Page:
Friday, 25 November 2016

The Confessional. Part 31.

Theory and practice of the confessional by Caspar Erich Schieler, Richard Frederick Clarke

From this love of gratitude, as the first stage on the way to pure love, we may ascend yet higher and attain to that entirely pure love by which we seek God as the highest good in Himself, as infinite beauty, as complete perfection, as the source of all goodness, beauty, and perfection, 'without reference, so far as that is possible, to our own profit. This love is shown by joy in God's perfections (amor complacentiæ) ; the soul which has this love forgets itself and is lost in the object of its love for which alone it lives; its sole desire is God's happiness (amor benevolentiæ), and it would willingly add to it (amor desiderii); but since such increase is impossible it rejoices in things as they are (amor gaudii).

It cannot be disputed that such a disinterested love is possible on earth, since many pious souls have had it in an eminent degree; still it must be observed that although the higher stages of love surpass and in surpassing absorb the lower, they do not eliminate them entirely; on the contrary, this pure love does not and cannot exclude the love of hope. It is the explicit teaching of the Church that love for God on earth cannot be so disinterested as to exclude all thought of ourselves and our eternal welfare.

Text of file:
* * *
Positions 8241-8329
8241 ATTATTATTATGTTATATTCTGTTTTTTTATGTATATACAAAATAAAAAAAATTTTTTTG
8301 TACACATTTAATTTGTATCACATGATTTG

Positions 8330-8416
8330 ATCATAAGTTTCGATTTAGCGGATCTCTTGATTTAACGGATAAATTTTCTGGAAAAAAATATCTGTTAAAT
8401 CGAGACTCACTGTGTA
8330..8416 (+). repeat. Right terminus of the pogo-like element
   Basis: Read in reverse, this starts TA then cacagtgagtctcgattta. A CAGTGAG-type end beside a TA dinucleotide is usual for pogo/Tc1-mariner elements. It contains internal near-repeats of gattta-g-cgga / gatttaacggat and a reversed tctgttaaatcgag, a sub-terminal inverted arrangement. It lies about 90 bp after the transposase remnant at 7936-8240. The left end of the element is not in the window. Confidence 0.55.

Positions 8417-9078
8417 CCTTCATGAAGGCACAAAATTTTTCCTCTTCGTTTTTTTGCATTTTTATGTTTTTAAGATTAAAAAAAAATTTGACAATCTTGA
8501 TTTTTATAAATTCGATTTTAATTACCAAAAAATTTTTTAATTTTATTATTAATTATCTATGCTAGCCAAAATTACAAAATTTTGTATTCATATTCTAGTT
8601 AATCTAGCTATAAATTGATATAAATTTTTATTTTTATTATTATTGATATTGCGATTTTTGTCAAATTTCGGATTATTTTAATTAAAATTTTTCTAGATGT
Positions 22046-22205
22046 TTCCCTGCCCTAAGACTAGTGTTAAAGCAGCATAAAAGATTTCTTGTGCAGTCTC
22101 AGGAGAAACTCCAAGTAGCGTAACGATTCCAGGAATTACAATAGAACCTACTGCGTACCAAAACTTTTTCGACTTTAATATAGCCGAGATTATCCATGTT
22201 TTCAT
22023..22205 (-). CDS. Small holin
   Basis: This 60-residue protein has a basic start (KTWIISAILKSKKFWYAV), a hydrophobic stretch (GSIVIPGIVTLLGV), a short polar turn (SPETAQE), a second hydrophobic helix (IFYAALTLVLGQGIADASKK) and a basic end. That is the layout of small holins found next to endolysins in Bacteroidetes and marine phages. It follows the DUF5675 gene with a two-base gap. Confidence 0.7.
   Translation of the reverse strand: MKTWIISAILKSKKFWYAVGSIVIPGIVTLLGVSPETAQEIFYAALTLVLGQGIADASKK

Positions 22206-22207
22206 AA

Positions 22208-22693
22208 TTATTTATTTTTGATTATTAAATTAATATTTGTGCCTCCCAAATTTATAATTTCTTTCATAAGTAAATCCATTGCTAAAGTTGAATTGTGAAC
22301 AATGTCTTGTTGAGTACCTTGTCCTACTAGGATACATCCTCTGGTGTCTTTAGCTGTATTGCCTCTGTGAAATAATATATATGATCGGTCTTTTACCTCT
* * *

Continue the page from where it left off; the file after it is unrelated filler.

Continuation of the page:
This stage of love answers to filial fear (timor filialis) when one thinks no longer about punishment nor fears it, but dreads to give displeasure or offense to the beloved one and carefully avoids all that arouses the anger of God.

The sorrow arising from perfect love is therefore perfect sorrow, contritio. This, like unselfish love, may have varying stages of intensity and "may be more or less perfect; no special degree of intensity, however, is required, and the lowest is sufficient. It is only right and desirable, however, that we should have the greatest sorrow possible for our sins, penetrating soul and body, so that the whole man may repent of his faults and the tools of sin become again instruments of love. This, however, is not always in our power, and, being a grace, we must ask for it.

We may now sum up our conclusions: Perfect contrition, contritio is the hatred of sin proceeding from a pure love of God with a firm resolution of amendment, a disposition which includes filial fear, and, so far from excluding the hope of salvation and fear of punishment, tends rather to develop them.